Keys to success include less of the standard retail practice of raising prices because competitors do, or because they’re low on an item, and more of data-driven promotions that inspire customer trust and loyalty.

Cheryl Sullivan, Revionics

Cheryl Sullivan, chief marketing and strategy officer, Revionics

In the scramble to attract as much of the shopper’s attention and wallet as possible as the Black Friday and beyond timeframe sinks in, retailers faced with a ferocious competitive landscape often lead with aggressive promotions to be the first to gain shoppers’ eyeballs and foot traffic.  At the same time, they fall back on price-matching policies and attempt to take advantage of competitive stock-outs by bumping up prices in the short run.

For decades these time-honored strategies have been assumed to be an effective approach to the year’s busiest shopping season.  But in a day and age when huge amounts of data are available to retailers across channels, and when science-based machine-learning algorithms can holistically optimize your end-to-end price, promotion and markdown strategies, the conventional wisdom is being upended by data-driven decision making. Today, innovative internet and omnichannel retailers, all too aware of competition from behemoths like Amazon and the rise of multinational discounters, are turning to science-based approaches to offer meaningful prices and promotions to shoppers on the items that matter most to them—all while sustaining healthy margins for long-term business sustainability.

The Dirty Secret of Promotions

Regardless of channel, retailers often promote just to promote or repeat the same promotions as the prior year without a clear understanding of the true effectiveness of those promotions or whether they are relevant today. We have identified some key behaviors that contribute to irrelevant promotions that erode the bottom line while leaving shoppers cold:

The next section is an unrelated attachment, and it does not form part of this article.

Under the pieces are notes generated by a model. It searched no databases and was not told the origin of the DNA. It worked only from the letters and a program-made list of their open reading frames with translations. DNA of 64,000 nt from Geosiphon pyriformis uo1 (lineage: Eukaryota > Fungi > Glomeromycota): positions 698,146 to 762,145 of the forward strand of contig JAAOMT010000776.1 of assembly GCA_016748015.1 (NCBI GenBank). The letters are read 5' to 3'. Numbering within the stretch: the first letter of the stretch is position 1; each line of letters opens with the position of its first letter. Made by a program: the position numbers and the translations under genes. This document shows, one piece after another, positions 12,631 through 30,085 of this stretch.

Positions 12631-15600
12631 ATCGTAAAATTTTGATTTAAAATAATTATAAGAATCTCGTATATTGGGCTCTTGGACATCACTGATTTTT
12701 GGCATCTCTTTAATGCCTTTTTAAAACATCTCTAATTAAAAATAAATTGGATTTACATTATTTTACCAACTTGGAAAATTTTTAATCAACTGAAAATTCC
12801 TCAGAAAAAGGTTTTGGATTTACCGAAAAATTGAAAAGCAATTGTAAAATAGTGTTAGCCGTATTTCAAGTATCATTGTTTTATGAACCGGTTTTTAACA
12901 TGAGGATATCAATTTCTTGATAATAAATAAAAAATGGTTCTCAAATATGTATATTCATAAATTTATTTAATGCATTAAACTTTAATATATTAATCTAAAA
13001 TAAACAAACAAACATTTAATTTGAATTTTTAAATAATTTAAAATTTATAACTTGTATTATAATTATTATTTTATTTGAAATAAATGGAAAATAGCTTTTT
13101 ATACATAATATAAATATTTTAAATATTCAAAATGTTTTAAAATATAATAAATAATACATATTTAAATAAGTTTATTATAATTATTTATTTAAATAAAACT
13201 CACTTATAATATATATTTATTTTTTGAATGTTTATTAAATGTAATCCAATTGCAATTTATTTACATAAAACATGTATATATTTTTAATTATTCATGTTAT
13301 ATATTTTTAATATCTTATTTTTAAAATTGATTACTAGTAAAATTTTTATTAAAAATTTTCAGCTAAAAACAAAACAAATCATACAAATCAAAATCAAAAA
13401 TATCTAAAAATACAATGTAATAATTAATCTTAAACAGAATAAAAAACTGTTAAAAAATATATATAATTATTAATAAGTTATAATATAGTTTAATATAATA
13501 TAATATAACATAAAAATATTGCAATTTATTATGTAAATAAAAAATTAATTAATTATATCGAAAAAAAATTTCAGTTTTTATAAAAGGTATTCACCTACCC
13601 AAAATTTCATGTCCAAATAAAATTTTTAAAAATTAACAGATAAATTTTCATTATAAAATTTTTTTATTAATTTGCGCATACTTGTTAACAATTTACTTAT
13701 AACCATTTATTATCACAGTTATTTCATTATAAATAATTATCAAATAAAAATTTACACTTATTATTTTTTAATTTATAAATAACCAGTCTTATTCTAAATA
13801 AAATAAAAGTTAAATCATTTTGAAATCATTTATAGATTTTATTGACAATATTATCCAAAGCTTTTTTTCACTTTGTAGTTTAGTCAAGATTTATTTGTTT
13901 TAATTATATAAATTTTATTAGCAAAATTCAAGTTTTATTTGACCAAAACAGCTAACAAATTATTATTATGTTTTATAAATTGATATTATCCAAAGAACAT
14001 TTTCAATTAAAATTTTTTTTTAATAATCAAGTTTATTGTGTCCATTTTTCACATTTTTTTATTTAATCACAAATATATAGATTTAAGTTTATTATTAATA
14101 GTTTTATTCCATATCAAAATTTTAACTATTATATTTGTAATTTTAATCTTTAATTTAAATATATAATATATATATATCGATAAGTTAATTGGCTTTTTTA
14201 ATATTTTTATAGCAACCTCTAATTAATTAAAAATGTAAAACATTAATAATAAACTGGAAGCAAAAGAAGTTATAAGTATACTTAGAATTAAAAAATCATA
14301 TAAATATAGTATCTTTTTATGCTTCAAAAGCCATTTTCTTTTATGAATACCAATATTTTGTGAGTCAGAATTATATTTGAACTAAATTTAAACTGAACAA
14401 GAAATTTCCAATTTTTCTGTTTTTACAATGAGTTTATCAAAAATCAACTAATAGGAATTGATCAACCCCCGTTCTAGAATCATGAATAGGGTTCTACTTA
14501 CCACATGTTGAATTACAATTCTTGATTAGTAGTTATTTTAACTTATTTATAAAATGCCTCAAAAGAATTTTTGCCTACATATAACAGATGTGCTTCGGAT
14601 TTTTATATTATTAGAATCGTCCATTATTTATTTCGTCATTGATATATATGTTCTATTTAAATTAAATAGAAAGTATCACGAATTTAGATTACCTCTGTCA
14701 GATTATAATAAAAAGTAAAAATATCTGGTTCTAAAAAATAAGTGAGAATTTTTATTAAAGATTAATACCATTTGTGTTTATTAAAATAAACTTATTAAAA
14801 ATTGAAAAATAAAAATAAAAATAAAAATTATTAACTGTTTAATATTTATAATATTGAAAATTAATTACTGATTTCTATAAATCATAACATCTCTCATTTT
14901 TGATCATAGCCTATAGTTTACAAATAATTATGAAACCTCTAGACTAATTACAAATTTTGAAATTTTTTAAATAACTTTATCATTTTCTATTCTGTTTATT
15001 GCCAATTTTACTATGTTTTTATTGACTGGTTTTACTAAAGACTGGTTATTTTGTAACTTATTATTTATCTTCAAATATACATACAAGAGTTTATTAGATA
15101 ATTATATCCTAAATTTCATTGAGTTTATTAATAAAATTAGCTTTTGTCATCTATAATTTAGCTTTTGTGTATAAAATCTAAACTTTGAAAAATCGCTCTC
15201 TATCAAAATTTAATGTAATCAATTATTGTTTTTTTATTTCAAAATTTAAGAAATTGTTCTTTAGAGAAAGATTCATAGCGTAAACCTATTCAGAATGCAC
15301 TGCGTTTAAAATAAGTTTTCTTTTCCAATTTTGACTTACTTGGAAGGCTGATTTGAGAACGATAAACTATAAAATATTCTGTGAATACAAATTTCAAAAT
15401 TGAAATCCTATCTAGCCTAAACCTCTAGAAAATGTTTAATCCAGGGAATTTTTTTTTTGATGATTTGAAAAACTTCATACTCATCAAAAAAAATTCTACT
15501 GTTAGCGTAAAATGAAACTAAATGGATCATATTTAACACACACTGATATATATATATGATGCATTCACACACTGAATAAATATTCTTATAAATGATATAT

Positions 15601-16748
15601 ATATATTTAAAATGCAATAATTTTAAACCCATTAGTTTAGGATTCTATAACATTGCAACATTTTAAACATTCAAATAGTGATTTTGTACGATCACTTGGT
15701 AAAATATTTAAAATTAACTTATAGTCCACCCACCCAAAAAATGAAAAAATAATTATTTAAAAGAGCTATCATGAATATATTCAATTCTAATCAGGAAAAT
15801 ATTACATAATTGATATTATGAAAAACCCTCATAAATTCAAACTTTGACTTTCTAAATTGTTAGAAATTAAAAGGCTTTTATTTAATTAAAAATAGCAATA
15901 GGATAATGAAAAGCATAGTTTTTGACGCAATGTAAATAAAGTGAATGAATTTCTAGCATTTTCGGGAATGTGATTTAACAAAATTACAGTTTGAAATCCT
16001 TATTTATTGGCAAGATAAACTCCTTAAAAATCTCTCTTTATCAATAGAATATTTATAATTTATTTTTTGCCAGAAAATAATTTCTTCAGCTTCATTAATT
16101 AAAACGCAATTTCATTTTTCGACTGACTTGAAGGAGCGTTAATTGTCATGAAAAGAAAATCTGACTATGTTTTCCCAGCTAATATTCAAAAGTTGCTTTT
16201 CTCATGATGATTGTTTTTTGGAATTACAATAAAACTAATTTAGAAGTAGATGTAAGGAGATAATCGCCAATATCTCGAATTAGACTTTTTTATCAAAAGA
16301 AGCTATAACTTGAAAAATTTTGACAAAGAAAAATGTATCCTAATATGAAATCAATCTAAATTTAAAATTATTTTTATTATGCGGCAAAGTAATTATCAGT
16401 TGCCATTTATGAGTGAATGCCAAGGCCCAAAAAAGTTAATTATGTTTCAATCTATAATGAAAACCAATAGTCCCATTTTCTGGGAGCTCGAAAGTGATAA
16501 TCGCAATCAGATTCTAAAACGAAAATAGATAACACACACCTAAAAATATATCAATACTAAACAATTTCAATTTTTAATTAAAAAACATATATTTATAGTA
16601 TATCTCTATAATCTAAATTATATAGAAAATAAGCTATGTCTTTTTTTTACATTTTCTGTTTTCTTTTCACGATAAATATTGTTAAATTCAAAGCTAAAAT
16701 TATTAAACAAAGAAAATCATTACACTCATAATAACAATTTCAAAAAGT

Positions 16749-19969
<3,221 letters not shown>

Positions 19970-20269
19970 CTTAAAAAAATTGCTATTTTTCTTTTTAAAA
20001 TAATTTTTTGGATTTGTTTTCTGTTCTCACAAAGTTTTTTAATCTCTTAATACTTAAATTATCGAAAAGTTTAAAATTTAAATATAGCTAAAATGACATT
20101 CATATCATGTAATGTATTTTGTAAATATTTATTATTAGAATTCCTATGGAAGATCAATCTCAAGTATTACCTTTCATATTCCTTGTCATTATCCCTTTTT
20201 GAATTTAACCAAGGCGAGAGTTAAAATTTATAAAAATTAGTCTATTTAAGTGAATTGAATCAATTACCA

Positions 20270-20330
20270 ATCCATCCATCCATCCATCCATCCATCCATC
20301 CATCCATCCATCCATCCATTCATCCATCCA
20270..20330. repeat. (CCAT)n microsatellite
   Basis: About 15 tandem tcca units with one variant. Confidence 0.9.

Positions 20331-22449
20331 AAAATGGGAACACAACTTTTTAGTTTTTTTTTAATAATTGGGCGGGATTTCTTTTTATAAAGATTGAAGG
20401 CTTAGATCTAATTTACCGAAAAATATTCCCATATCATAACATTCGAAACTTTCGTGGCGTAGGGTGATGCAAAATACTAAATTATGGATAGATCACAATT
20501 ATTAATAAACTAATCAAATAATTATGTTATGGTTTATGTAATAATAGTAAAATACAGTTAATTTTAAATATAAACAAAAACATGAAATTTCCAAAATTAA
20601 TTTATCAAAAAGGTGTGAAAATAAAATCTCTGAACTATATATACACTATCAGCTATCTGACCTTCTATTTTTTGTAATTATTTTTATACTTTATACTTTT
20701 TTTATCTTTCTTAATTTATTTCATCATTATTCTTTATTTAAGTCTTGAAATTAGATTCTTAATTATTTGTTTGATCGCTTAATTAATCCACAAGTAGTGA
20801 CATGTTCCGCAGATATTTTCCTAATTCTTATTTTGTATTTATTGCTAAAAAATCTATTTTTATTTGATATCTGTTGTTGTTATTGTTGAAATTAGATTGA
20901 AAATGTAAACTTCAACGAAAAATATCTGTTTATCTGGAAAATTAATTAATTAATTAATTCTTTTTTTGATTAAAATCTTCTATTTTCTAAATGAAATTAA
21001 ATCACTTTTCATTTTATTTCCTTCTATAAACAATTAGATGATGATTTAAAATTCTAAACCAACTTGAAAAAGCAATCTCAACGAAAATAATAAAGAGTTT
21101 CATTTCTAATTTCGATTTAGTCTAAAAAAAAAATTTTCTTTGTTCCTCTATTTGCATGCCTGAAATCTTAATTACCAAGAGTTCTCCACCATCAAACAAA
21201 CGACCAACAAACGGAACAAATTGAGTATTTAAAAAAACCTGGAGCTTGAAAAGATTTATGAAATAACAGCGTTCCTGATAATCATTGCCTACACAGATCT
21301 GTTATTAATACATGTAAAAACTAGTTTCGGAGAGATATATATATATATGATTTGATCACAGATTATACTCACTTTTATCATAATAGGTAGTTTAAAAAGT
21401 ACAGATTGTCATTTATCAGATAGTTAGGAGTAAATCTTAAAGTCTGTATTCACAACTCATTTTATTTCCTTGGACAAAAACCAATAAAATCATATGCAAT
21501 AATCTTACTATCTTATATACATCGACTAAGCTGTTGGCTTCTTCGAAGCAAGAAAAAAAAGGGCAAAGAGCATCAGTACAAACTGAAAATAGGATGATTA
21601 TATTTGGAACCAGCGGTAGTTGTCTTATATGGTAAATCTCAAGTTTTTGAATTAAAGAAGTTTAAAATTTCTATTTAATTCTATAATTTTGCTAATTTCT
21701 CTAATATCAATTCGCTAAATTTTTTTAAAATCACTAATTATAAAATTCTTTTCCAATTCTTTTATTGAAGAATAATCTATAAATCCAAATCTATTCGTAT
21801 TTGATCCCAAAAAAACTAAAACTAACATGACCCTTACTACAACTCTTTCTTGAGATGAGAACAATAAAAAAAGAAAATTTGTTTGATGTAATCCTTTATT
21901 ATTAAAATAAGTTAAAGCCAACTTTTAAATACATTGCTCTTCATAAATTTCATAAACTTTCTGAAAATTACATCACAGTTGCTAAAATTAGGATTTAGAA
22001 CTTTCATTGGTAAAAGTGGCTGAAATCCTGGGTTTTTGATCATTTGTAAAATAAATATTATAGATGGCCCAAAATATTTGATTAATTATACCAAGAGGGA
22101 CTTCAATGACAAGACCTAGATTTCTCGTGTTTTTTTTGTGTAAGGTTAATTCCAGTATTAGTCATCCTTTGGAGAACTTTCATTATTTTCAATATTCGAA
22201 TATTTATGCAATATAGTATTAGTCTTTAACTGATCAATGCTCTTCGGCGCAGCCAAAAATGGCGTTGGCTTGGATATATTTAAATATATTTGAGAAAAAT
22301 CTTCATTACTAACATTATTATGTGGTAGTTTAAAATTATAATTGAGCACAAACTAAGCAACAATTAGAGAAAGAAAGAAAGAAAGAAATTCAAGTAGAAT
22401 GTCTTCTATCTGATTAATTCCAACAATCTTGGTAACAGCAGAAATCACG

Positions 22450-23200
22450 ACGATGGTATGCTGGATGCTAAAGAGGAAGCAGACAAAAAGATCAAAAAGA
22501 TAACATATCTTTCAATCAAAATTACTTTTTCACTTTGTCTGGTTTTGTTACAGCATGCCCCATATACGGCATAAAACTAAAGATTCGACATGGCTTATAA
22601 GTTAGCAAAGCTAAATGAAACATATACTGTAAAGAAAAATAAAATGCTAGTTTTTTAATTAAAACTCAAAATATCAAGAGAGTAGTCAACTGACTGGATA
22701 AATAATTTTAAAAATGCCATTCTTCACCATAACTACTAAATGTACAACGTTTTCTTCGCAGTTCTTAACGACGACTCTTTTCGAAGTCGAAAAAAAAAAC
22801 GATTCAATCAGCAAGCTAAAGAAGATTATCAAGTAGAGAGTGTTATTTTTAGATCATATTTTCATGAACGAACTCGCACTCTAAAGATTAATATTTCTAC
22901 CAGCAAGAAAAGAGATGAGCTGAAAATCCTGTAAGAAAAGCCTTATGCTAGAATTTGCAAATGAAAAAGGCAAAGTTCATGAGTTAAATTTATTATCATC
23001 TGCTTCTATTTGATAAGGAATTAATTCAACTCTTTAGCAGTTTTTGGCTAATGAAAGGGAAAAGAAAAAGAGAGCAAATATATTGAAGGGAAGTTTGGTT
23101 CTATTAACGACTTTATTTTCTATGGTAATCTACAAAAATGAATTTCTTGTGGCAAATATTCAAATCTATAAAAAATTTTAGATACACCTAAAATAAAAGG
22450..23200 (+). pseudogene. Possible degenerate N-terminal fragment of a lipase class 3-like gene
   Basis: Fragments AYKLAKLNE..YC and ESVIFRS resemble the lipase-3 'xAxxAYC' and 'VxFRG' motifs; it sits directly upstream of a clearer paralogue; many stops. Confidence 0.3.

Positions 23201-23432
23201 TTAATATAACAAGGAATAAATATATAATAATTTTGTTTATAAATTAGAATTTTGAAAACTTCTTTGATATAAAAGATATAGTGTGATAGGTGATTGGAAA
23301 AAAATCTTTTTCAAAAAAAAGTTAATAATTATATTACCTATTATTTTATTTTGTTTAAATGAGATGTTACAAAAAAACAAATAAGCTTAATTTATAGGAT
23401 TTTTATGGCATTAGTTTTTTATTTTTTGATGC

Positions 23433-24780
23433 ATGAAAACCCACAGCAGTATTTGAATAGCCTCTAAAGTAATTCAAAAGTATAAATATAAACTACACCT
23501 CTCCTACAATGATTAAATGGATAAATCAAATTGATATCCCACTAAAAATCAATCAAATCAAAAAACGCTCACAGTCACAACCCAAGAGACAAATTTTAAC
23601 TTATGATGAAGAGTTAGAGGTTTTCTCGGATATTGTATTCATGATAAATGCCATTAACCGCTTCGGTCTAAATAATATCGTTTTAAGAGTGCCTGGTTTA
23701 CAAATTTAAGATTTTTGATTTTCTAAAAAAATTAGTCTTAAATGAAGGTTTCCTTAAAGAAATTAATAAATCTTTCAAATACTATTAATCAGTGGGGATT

1. Excessive promotion
  2. Repeating the same promotions year after year
  3. Blindly matching competitive prices and promotions
  4. Non-targeted offers
  5. Reaching customers on the wrong channels
  6. Poor use of promotional vehicles, such as circulars, emails or endcaps
  7. Inability to accurately predict consumer demand
On average, the top 15% of promotions generate 85% of promotional profit.

All of these lead to margin leakage and erosion. To break it down a bit more, while it may seem reasonable to repeat promotions from earlier years, the analytics on what promotions work—and which ones do not—are eye-opening.  A recent case study of a large omnichannel speciality retailer who used science-based analytics to measure the effectiveness of their historical promotions revealed a $60 million savings simply by identifying and removing unprofitable promotions.  Case studies across several other retailers revealed that on average 5% of their promotions accounted by half of the profit lift due to halo and cannibalization impact of other items, and the top 30% of promotions have been found to generate 90% of the promotional revenue—but the top 15% of promotions generate 85% of the promotional profit.